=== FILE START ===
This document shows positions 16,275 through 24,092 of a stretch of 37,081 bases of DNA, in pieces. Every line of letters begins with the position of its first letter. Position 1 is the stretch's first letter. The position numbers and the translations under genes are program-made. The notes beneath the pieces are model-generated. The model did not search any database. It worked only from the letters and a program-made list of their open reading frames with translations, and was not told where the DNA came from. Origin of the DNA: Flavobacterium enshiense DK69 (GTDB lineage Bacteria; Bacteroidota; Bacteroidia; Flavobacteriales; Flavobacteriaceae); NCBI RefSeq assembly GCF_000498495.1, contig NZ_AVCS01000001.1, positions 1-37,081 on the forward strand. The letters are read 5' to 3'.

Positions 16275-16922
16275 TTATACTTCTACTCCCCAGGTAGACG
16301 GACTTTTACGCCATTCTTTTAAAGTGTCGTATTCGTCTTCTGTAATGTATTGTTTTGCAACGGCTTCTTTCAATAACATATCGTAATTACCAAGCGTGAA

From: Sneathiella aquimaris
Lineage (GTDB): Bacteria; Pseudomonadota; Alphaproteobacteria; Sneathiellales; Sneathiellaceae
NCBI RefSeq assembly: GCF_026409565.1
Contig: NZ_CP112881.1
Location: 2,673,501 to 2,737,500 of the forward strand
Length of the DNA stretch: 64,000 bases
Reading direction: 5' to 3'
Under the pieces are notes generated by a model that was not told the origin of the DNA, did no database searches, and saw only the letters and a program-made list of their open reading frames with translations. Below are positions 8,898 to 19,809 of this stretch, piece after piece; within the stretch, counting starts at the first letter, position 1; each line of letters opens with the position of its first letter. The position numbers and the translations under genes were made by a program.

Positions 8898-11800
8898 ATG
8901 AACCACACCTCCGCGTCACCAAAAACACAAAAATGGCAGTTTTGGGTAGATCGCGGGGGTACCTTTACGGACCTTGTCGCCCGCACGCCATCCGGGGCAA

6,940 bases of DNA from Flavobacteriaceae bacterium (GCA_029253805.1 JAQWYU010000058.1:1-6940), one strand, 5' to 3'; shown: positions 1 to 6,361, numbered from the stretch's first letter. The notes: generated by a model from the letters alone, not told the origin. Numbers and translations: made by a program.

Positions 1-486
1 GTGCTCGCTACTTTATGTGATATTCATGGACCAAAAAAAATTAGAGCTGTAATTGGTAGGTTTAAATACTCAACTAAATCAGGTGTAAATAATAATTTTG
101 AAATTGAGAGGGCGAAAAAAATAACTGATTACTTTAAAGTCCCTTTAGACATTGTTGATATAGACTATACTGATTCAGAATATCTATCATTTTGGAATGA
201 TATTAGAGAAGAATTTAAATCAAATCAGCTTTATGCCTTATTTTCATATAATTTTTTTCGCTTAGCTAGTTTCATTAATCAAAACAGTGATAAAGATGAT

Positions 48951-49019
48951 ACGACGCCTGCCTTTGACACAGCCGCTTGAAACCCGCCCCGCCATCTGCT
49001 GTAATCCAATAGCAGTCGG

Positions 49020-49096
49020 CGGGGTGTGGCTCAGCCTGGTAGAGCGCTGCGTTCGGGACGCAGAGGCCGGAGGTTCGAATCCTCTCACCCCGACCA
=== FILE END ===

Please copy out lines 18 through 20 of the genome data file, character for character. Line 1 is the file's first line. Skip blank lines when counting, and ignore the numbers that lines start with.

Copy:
1 GTGCTCGCTACTTTATGTGATATTCATGGACCAAAAAAAATTAGAGCTGTAATTGGTAGGTTTAAATACTCAACTAAATCAGGTGTAAATAATAATTTTG
101 AAATTGAGAGGGCGAAAAAAATAACTGATTACTTTAAAGTCCCTTTAGACATTGTTGATATAGACTATACTGATTCAGAATATCTATCATTTTGGAATGA
201 TATTAGAGAAGAATTTAAATCAAATCAGCTTTATGCCTTATTTTCATATAATTTTTTTCGCTTAGCTAGTTTCATTAATCAAAACAGTGATAAAGATGAT